How "Feminists" Alienate Women

Recently XOjane published an interesting article by "anonymous" titled UNPOPULAR OPINION: I Am A Feminist And I Don't Think We Need The Feminist Movement Anymore. I don't agree with all of it, but I think it has some great points. I wouldn't be surprised if the author is in her early twenties because it reminds me of something I would have written at that age. And the reactions to it are pretty telling:

Commenter 1: I love this article so much. Totally agree with everything, and you hit upon my every reason why I do not identify as a feminist.

Commenter 2: Because you live in a flyover state and need boys to like you?

That pretty much sums up my interactions with "feminists" in college. The problem wasn't just that feminism has been hi-jacked by various other interests, but that it always seemed to me, and still does, that many people who call themselves feminists have never considered that other people aren't like them. That they can bully other women with "check your privilege" but not understand that to be openly feminist and not harassed for it and to have less cultural baggage than other people is definitely itself a privilege. By cultural baggage I mean things like having spent decades of your life in a fundamentalist religion. Being taught certain things very counter to feminism when you are most impressionable.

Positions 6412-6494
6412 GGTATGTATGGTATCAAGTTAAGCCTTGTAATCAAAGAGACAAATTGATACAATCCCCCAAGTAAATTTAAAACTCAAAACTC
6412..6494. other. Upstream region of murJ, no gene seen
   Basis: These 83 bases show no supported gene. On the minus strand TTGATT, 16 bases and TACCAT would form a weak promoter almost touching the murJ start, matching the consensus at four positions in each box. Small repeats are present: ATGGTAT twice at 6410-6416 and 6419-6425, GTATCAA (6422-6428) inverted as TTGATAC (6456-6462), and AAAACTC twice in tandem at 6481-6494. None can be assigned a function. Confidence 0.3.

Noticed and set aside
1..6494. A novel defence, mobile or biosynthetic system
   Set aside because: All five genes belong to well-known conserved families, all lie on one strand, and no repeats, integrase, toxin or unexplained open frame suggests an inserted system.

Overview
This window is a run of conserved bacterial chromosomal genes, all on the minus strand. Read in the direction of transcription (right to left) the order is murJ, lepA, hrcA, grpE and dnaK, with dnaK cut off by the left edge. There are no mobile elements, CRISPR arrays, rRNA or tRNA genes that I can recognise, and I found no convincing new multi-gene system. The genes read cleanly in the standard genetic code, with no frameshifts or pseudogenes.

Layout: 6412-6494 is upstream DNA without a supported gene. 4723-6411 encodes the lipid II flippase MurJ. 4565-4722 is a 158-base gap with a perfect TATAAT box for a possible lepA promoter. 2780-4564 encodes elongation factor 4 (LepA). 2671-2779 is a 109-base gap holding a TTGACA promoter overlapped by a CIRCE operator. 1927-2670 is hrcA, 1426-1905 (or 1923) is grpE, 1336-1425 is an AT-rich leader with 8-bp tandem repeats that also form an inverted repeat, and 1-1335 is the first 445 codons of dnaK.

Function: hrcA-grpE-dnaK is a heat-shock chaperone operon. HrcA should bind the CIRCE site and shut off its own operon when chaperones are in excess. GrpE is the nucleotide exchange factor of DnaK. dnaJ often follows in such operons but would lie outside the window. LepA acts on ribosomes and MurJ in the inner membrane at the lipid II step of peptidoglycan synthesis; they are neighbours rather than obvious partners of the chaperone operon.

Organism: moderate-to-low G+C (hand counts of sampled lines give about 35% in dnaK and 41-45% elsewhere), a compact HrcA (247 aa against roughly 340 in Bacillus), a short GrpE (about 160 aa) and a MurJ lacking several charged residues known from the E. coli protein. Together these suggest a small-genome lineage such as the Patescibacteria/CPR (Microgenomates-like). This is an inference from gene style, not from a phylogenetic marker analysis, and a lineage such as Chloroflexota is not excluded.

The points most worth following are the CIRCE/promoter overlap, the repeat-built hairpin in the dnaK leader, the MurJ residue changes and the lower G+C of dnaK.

If that's your situation, adopting feminism, particularly some of its more strident modern strains, probably goes against much of what seems intuitive to you. Depending on your situation, it may be even unsafe or make you subject to more discrimination to call yourself a feminist. 
All I ask is more feminists should consider that there might be women interested in their ideas who might not be comfortable calling themselves a feminist yet. Who might like going to church. Who might own guns. Who think off-color jokes are funny and "trigger warnings" are baffling. Who might have more conservative ideas about things like family. 
Personally it took me an entire decade of being out of the homeschooled/Evangelical world to feel OK with the idea of embracing feminism. And there are still elements of it that I have a lot of trouble embracing. I think what finally made me OK with calling myself a feminist was realizing I didn't have to like other feminists or have anything in common with them. And feminists don't have to like me either. That I can still make choices I believe in, and they can make choices they believe in. And the fact we can make these choices is really what matters.